Great Rivers and Changing Oceans
Tuesday February 8th
Room 417 Schermerhorn Hall
Summary: The ten largest rivers in the world contribute 38% of all riverine input into the oceans. Their plumes extend 100’s to 1000’s of kilometers offshore and are important conduits for terrigenous nutrients to the oceans. Direct anthropogenic activity through land and water use change as well as indirect climate change effects are altering the chemistry of these rivers and consequently the marine ecosystem influenced by the plumes. We have to understand the biogeochemical cycles affected by these river plumes in order to predict changes to the marine ecosystem in the future. The implications of changes to the global carbon and nitrogen cycles associated with changes to these river plumes will be presented.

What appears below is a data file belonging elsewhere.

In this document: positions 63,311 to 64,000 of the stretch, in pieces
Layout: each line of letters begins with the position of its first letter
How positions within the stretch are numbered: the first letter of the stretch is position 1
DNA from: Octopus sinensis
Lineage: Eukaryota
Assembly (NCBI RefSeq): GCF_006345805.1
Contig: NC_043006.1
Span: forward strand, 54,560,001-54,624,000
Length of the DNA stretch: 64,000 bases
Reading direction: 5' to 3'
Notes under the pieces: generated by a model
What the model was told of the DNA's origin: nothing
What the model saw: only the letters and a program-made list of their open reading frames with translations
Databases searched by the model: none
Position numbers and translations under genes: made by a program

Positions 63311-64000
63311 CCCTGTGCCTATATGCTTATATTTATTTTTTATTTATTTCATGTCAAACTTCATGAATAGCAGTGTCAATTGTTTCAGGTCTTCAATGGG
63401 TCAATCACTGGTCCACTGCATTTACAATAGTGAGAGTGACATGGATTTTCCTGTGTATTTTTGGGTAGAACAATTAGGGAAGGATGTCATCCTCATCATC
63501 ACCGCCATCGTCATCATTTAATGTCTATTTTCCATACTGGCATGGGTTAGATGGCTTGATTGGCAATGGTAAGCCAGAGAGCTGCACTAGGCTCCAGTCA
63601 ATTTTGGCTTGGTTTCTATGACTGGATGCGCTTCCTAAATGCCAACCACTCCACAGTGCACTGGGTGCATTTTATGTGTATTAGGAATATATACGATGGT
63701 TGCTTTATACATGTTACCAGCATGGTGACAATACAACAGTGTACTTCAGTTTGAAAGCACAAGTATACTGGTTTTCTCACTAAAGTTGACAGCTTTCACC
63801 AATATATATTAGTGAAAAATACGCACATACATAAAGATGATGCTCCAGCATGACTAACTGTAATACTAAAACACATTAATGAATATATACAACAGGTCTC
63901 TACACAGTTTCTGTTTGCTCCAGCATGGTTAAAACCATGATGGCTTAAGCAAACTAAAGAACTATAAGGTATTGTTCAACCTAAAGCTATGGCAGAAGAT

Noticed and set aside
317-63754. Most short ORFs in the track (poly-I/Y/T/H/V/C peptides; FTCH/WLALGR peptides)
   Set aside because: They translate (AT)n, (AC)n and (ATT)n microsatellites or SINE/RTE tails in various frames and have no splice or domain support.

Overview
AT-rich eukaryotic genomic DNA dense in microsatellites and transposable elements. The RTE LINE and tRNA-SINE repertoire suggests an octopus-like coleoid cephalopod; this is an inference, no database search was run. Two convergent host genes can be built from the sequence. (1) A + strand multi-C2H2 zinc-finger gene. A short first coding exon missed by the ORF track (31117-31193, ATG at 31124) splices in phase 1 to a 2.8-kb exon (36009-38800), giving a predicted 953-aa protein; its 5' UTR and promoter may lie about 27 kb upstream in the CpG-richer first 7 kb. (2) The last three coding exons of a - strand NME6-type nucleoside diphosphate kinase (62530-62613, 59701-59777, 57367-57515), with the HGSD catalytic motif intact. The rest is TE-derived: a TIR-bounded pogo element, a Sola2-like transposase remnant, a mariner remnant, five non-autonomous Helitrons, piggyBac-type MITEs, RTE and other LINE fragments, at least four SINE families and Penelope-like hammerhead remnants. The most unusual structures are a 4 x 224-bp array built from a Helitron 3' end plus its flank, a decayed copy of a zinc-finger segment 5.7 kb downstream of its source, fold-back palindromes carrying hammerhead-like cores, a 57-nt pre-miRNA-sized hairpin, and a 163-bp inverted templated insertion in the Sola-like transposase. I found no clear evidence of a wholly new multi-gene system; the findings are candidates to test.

Dr. Ajit Subramaniam is Lamont Associate Research Professor and a biological oceanographer at Lamont-Doherty Earth Observatory of Columbia University. His main fields of research include oceanography, remote sensing, bio-optics, and coastal water quality. He is interested in the use of remote sensing, ocean optics, phytoplankton physiology, biological and physical oceanography and geographical information systems to better understand how the marine ecosystem works and can be managed. He is also actively involved in research on the use of bio-optics and remote sensing as tools for monitoring coastal water quality.
Ajit received his B.Sc. in Physics at The American College, and his M.S. in Marine Envrionmental Sciences and Ph.D. in Coastal Oceanography from SUNY Stony Brook.
Future talks are scheduled for Tuesdays from 12:15-1:00pm in Room 417 Schermerhorn Hall. Attendees are welcome to bring their lunch.
All are welcome to attend!